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From: Bill Hoffman (bill.hoffman_at_[hidden])
Date: 2007-05-09 23:58:01

Manfred Doudar wrote:
> Reservations that come from experience - we use VTK & ITK here, and
> many have inherited the CMake legacy into their own projects.
CMake was written for ITK, so ITK has been using CMake for 7 years since
the start of ITK.
VTK started using it about a year later. So both VTK and ITK suffer
from getting
around CMake features that were just not there in the start. BTW,
CMake can still build very old versions of ITK and VTK, so we really do
try for backwards

However, Boost would be getting a fresh start with a current CMake, and
the cmake files
should better organized than those of ITK or VTK at the end of the day.
> I observe many just copy & paste slabs from CMakeLists.txt files, not
> really understanding what they are doing and getting it to work with
> trial & error.
That can happen with any program, and the support I am offering should
help in avoiding
that problem with Boost.
> The recent backend changes to CMake posed a severe problem for some
> projects here, and the transition did not prove easy, with limited
> support on the web.
Sorry to hear you had trouble. Backwards compatibility is difficult,
and we try hard, but sometimes
miss. CMake went through a bunch of changes for KDE, and in much
better shape for adoption
by a new project today than it was a year ago. Also, there is still
plenty of work to do, and CMake
is being actively developed. The docs on the web have most of the
information in the book,
and all of the commands are documented right from the source code.
> Furthermore, in my experience I've found CMake to be overly complex.
> I've used & written build tools myself - multi-platform, using standard
> "standard" make, that are imminently more maintainable (, of course, it
> never did create vcproj files, but all our builds are done on the
> commandline - our windows users just use nmake instead with the build
> system, though admittedly windows users who liked the VC debugger
> were out of luck).
CMake lets developers use the tools they are most productive with.
Kitware's developers are
about half make based and half IDE based. There are VS 7,8, Xcode,
Kdevelop, nmake and
make developers, and they are all happy with CMake. As with any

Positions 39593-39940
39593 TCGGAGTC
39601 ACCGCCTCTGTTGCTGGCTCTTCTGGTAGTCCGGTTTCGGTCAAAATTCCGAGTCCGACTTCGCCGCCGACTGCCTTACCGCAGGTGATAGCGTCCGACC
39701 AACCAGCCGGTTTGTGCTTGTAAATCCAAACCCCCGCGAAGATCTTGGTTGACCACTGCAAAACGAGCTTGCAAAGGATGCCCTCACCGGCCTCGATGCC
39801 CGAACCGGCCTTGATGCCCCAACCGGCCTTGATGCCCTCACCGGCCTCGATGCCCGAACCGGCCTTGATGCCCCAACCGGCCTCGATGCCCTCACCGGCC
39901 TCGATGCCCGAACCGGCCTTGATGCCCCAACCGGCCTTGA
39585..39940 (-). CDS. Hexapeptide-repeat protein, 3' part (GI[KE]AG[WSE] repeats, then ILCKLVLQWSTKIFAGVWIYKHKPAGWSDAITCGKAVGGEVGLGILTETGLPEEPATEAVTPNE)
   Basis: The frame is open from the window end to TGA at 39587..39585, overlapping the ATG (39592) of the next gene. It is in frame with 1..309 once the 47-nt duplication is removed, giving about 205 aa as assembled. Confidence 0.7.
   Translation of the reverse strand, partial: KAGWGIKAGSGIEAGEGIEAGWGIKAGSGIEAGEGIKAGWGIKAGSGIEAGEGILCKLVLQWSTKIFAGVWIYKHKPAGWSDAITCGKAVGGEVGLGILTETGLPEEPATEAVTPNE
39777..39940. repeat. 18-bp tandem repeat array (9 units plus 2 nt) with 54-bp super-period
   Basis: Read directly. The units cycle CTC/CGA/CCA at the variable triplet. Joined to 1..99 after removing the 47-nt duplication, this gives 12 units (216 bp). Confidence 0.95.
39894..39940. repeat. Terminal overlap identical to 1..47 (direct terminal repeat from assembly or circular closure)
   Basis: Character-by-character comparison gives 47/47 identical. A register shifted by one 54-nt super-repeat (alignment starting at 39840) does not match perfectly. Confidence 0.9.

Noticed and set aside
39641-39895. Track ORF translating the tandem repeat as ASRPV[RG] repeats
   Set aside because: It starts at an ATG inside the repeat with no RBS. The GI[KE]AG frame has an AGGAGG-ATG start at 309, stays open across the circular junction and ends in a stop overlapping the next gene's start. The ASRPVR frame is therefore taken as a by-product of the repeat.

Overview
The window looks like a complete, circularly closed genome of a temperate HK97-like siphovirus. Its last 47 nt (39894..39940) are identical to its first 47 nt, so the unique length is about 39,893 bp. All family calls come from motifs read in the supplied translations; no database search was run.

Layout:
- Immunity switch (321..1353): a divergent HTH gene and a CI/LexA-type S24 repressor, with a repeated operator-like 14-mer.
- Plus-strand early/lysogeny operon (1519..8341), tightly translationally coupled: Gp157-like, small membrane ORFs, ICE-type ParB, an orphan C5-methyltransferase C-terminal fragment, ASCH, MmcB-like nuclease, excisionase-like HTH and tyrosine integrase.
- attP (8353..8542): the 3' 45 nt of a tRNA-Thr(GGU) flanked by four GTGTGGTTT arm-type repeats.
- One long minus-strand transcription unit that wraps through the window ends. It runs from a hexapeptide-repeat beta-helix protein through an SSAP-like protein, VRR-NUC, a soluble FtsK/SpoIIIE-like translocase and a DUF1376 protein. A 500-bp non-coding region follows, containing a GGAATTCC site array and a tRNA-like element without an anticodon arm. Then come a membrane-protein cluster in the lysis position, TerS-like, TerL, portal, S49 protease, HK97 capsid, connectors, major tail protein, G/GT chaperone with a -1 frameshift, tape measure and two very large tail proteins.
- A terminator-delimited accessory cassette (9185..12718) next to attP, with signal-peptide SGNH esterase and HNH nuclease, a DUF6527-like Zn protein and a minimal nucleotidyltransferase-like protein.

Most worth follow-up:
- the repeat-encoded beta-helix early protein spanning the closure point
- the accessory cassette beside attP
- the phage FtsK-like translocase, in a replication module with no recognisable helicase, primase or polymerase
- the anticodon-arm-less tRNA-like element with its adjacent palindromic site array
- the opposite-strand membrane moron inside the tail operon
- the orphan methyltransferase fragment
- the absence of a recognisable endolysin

software, the "source
code" can become complicated. However, CMake does not require
"complicated", and
most of the "complicated" stuff should be hidden in the c++ core of
CMake that
generates the build files, and not in the users cmake input files.
> Part of the problem with CMake I've found is that it allows you to
> build multiple executables in the one directory - this means having to
> specifically list dependencies, and with many executables for the one
> build file, it becomes a nightmare to maintain the primary CMake
> makefile. It doesn't encourage a clean separation of dependencies. If
> it didn't have this feature, it would be far simpler a tool.
I am not sure I follow the problem here. What dependencies do you have
to list explicitly?
The user just writes add_executable a few times, and it just works,
there is no extra work to
do by the end user.
> In short, CMake I have found tries to do too much, and as consequence
> (while it achieves its aims), obfuscates. With CMake you get
> multi-platform, but you also buy complexity - which shouldn't be part
> of the equation IMO.
Many KDE folks would not agree with you, they say that they finally
understand the build system
as apposed to the one they had before.

Here are some quotes:

"By the KDE 3 series, there were only a select handful of elite build
gurus who
 could understand the whole of KDE's build system."
"Projects using CMake take less time to get started, since there is less
time spent
fighting with the build system. One KDE developer says, "CMake doesn't
make you
want to shoot yourself with a nailgun when building your project anymore."

>> I realize you have not yet decided on moving to CMake, but I thought
>> I would put out this offer so that you could consider "free" support
>> as one of the benefits you will receive from the port to CMake.
> What does "free" mean here? Aide Boost in the transition to CMake, and
> after that we'd need to purchase the CMake manual - or log into some web
> forum on the kitware site to have our questions answered? The online
> information is at best useful for beginners, and the manual honestly
> doesn't fare much better.
For this, I would like to refer to an outside opinion:

"When I started to compare my notes from the first CMake-based projects
I worked on,
it became apparent that the book offers the same information that I also
had access
to -- it is more structured, and more comfy to consume leaning back with
a cup of coffee,
but the same basic content."

Documentation is a funny thing, the more you have of it, the less people
read it. We could have
phone books of the stuff and people would still say it is not documented
well enough.

I would also say that several non-Kitware CMake users from the CMake
list have offered to
help as well. And after the transition, I would imagine that I would
stay on this list and
answer questions when needed.
> I sincerely apologize if I have come across as too negative, that's not
> the intention - it's more so perceptions bourne out of prior
> frustrations in using CMake.
No problem, you bring up valid points. My obviously biased opinion is
that CMake will be
good for Boost, as Boost will be good for CMake. :-) If Boost
does not choose CMake today,
or this year, well CMake will be around next year, and will be even
better then. I personally
feel that CMake is up to the job today.


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